Touchscreens have become de facto input devices because they are intuitive and easy to use. More and more new products are incorporating touchscreens to further enhance the user experience. But to make a touchscreen implementation truly successful, important considerations need to be taken during the design of the user interface. If you’re thinking about implementing a touchscreen into your next product, the following guidelines will help improve overall performance.
1.) Know What to Expect
First, consider the following table of points before specifying a touchscreen into your product in order to make sure that touchscreen technology is the right fit for your application.
If any of the aforementioned limitations could cause significant problems for your users, consider countermeasures or alternative methods upfront in design development.
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2.) Optimize All Trigger Elements
Design all trigger or activation elements (buttons, arrows, checkboxes, sliders, etc) to optimize usability.
- Size: For reliable activation size all trigger elements with large fingers in mind. Make sure that these elements are big enough to easily touch (but not so big that they get pressed accidently). To further reduce touch errors, the minimum height and width of each activation area should be equal to the measurement of the average fingertip size, which is 8 to 10 mm (0.3 to 0.4 in.).
- Spacing: Space elements far enough apart to avoid them accidentally being pressed. There should be at least 1 to 2 mm (0.04 to 0.08 in.) of space between each element.
- Make critical elements larger: Errors tend to increase as touch areas get smaller, so don't use undersized buttons for important trigger elements. Whenever possible, enlarge these buttons and try to make them much bigger than other nearby elements. In general, when designing trigger elements, “bigger is better” for both sizing and spacing.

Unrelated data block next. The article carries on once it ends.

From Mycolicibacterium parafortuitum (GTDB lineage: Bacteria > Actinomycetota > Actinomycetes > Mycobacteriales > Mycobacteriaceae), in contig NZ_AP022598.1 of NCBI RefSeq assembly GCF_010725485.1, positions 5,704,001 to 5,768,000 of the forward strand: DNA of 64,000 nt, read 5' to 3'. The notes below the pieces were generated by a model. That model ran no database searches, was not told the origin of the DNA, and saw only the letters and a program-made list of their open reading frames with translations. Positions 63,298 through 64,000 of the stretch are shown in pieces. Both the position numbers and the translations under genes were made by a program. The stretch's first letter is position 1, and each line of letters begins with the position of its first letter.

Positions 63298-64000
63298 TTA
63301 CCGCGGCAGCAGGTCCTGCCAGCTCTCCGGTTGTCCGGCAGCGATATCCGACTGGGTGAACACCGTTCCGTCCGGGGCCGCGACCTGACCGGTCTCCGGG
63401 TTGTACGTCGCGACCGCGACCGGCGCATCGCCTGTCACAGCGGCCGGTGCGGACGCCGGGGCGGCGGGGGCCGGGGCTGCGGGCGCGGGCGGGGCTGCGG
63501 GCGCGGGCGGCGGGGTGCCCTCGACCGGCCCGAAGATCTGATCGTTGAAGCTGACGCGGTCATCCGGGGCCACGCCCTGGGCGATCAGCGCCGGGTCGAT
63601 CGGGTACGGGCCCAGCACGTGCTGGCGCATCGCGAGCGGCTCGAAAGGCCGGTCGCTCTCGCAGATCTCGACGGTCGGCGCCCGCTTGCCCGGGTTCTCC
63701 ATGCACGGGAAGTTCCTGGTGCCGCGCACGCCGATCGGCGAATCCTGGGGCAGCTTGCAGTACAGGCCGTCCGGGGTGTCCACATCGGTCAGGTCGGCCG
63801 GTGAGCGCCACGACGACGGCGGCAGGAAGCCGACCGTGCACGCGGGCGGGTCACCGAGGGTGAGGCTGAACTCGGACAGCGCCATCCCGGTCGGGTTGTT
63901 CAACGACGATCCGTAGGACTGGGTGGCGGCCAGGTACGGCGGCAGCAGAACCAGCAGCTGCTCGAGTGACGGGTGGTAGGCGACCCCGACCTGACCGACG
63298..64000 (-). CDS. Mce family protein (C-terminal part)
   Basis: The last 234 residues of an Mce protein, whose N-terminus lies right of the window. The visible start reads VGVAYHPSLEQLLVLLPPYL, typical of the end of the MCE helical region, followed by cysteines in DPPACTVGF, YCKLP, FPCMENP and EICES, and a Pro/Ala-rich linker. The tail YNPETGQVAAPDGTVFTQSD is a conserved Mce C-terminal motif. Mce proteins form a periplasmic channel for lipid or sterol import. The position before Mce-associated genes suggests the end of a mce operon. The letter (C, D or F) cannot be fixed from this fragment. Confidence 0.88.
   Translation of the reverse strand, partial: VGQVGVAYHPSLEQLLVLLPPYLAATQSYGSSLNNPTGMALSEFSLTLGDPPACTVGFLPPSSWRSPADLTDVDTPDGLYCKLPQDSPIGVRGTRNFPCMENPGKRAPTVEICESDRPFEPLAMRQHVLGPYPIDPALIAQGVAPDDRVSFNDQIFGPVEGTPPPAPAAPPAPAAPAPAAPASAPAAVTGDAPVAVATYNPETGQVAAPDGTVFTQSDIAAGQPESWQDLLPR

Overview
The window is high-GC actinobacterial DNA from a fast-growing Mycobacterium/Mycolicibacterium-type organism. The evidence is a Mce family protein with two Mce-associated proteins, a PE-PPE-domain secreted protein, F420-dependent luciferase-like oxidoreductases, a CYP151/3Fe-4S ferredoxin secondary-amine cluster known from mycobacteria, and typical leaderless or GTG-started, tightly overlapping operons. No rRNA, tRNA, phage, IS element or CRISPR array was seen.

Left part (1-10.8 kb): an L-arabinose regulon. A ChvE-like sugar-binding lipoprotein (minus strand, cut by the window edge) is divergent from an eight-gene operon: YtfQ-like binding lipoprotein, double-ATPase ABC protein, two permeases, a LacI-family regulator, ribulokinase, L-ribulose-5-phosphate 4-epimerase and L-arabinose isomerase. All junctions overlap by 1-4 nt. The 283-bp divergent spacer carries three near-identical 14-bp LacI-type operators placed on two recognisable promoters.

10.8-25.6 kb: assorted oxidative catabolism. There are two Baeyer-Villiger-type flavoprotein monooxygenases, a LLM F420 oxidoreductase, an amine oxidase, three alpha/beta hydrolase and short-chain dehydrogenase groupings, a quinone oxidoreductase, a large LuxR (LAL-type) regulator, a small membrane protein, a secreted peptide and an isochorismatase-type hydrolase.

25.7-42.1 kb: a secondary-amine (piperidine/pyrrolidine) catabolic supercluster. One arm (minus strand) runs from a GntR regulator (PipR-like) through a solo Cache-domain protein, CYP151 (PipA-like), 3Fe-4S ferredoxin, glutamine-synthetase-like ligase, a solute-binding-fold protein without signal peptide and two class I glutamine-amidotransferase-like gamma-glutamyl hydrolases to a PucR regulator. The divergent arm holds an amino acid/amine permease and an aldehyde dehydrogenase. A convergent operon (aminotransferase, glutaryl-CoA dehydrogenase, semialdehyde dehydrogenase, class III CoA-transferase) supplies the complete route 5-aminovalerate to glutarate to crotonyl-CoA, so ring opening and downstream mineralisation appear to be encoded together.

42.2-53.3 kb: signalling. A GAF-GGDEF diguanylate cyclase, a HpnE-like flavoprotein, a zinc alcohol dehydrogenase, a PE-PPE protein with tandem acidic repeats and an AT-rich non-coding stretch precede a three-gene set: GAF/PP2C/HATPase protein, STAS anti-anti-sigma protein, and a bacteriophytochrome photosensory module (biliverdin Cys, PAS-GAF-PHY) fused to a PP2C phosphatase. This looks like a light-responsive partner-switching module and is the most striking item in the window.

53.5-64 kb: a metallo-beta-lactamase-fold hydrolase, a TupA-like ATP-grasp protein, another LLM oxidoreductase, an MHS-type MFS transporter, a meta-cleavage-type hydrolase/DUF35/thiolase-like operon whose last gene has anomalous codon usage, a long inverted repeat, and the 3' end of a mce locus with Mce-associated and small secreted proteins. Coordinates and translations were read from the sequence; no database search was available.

3.) Optimize Layouts
Layouts of information and elements should minimize distraction.
- Keep it simple: Keep messaging clear, concise, and simple, and only elaborate when absolutely necessary. Also, before adding any new items, ask the question, “Does the user really need to see this?” Think like a minimalist and only show those items that are needed for each task.
- Be intuitive and consistent: Your users are probably well acquainted with many other interfaces that they frequently use. Help users feel more comfortable by creating layouts that are similar to the interfaces with which they are already familiar. Be consistent and use the exact same language, layout, and labeling terms throughout all menu options.
- Remember that hands get in the way: Hands can cover important information when pressing trigger elements. Best practice is to position the labeling information on or above these elements (and not underneath them) so that information doesn’t get covered by the hands. Also, since most users are right-handed, consider placing information on the left side (so users can still read it while touching the buttons).
Positioning text on or above touchscreen buttons helps prevent information from being covered up by the hand when pressed. (Source: Digitalart at FreeDigitalPhotos.net)
4.) Consider Additional Features
Additional features can be added to improve the overall touchscreen experience.
- Provide feedback: Provide immediate feedback using auditory and visual cues or simple messaging to show when a user’s actions are right or wrong. If the user causes an error, use messaging as a teachable lesson to clearly explain the problem (and to help prevent it from happening again).
- Choose the best activation method: “Up triggering” (activation upon release) is preferred over “down triggering” (activation upon press) to reduce errors. Best practice is to highlight the element when first touched and then trigger the element when the finger is released.
In summary, a well thought out touchscreen interface will allow users to easily perform their intended tasks and reduce confusion. Incorporating basic touchscreen usability features into the interface design will greatly improve user engagement and satisfaction.
Greg Jung has more than 25 years of experience designing medical equipment and electro-mechanical products for a wide variety of industries. He also served in various project management roles and has led global, cross-functional development teams for a wide variety of programs. During this time, he developed several award-winning and patented product designs. Greg holds bachelor and master of science degrees in mechanical engineering from the Georgia Institute of Technology.
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(Main image source: nuttakit at FreeDigitalPhotos.net)